Since Ellie is merely fourteen, she's never known the world the way Joel and the rest of us has. Holed up in a suburban home, she's aghast that girls in those old days only cared about boys, clothes and vampires. I totally agree, Ellie.

It takes a real stroke of narrative interplay to convince me that the needs of the one outweigh the needs of the many. Yet with Ellie that's exactly what Naughty Dog has done. She kept me both emotionally invested and, on more than one occasion, alive. As far as companions go, Ellie puts Elena, Chloe and Sully to shame. I had big crush on Elena in the Uncharted series, but she never mumbled a rock song under her breath while dispatching baddies. Just sayin'.

2. Joel: What Two Decades of No Internet Can Do.

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After a prologue shows how Joel acquired such a nihilistic worldview, we see how that way of thinking keeps him alive. Every strangle, every Molotov cocktail tossed has an urgent feel and is always extremely violent. Some of this is in the animation; the way the shots are composed close-up, with sound effects that pierce. Still, like how Ashley has a way of imbuing Ellie with warmth, Troy Baker, who voiced and mo-capped Joel, never lets us forgot how unhinged this man has become. He makes his Booker DeWitt alter ego in Infinite seem tame, and that's a guy that shoved a sky-hook into a guard's face.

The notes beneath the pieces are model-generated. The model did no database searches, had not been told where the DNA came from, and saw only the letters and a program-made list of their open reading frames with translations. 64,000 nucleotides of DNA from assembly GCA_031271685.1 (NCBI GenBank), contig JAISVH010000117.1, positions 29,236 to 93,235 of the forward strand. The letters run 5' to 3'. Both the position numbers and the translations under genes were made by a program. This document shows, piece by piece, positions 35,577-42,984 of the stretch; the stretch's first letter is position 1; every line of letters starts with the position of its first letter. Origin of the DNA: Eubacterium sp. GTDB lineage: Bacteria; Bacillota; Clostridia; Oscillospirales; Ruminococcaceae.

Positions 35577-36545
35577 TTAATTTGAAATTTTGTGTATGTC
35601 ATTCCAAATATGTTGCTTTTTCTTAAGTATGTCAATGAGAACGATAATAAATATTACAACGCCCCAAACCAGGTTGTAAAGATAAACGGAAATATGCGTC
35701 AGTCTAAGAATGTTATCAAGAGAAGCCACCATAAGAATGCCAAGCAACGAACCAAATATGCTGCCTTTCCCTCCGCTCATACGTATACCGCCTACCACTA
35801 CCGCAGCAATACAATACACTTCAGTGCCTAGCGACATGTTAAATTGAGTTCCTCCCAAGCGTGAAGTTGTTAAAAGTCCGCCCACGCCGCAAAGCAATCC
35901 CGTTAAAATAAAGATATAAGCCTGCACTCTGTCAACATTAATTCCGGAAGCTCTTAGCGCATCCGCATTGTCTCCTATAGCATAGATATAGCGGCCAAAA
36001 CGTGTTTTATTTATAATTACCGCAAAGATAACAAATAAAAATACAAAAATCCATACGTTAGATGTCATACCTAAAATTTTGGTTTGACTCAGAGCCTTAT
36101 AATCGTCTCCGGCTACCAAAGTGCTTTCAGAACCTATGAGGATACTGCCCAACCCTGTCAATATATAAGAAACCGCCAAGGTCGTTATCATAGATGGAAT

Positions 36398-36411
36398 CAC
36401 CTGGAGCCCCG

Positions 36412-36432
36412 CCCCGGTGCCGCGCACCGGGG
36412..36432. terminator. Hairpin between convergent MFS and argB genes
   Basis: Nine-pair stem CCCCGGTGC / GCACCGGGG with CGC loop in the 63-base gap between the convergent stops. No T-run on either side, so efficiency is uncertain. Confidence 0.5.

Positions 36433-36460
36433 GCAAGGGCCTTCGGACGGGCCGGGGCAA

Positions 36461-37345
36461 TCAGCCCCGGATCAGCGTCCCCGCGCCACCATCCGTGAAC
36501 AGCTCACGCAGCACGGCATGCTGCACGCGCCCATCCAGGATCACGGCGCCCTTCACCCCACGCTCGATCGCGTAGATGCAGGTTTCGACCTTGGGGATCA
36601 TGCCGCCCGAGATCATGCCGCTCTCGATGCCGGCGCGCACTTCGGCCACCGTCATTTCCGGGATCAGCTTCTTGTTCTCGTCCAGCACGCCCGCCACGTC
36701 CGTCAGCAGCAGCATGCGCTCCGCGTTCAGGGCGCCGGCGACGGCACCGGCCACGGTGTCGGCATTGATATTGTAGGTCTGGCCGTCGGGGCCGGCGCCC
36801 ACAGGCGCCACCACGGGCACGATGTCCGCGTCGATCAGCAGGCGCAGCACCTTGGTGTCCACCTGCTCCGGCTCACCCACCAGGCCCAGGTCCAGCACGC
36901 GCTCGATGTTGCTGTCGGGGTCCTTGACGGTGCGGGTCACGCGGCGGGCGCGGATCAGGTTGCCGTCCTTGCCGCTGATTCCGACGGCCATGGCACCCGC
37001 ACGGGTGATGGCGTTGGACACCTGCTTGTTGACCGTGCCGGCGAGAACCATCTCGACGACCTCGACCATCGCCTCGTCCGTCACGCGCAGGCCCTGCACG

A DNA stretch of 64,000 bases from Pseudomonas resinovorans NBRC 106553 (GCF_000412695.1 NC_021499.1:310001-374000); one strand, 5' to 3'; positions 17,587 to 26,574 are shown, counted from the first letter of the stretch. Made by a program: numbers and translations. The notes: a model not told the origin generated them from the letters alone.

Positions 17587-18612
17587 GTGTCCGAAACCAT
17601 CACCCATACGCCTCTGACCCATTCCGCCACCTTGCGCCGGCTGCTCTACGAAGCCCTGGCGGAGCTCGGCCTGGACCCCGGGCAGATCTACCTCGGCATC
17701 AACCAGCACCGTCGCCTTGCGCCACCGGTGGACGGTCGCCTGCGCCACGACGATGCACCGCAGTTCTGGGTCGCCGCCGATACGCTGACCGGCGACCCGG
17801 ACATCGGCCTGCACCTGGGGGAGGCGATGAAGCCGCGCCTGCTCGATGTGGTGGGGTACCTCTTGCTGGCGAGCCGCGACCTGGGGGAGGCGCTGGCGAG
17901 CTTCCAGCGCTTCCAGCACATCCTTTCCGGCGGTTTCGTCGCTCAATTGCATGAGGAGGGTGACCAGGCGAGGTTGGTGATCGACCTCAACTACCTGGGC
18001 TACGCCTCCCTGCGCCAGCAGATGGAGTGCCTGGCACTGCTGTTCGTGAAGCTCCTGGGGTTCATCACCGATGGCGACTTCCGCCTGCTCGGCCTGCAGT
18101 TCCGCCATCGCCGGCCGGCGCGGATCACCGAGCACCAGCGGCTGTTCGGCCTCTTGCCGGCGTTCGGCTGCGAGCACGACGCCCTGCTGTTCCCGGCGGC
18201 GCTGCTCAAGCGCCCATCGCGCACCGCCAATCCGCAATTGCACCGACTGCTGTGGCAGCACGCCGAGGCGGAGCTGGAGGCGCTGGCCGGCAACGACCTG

There's a moment early on that really sold me on this man after the fall. On a mission with Tess (an early partner) we see how on conflicted he is about moving forward with the task at hand. Tess keeps pushing. She's the alpha. Joel is profoundly unsure of himself. In our era of mucho bragging rights ("checkout my new selfie on Instagram, yo!") Joel comes off explosive yet ever-humble. To quote Ellie's favorite sci-fi comic book, he endures and survives.

3. Stopping to Smell the Wasteland: Endure and Survive!

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The structure of the game will be no surprise to fans of the Uncharted series. Movie-scene, a little exploration, then combat. Repeat. Except here, Joel and Ellie don't have much affinity for platforming. Ellie can't swim and Joel barely jumps. Instead, their walkabouts are all about stopping at certain points and conversing about the world of yesterday. Every now and then one of them will come across something and the chat begins. Ellie can't believe there was a time when trucks drove around with music and gave ice cream to kids. Joel really misses coffee. A lot. If they are just standing around Ellie will read from a joke book she discovered. The mood lightens just enough.


Jump to :32 for my favorite.

Ellie is also on the hunt for any comic issues of Savage Starlight. That's where she learned the phrase "endure and survive!" The comics, along with an old arcade machine (Joel : "I never got into these") and a record make the beautiful (seriously, beautiful) locations come to life.

4. If This Is Really What the World Will Be Like I Hope to Go Out in the First Wave.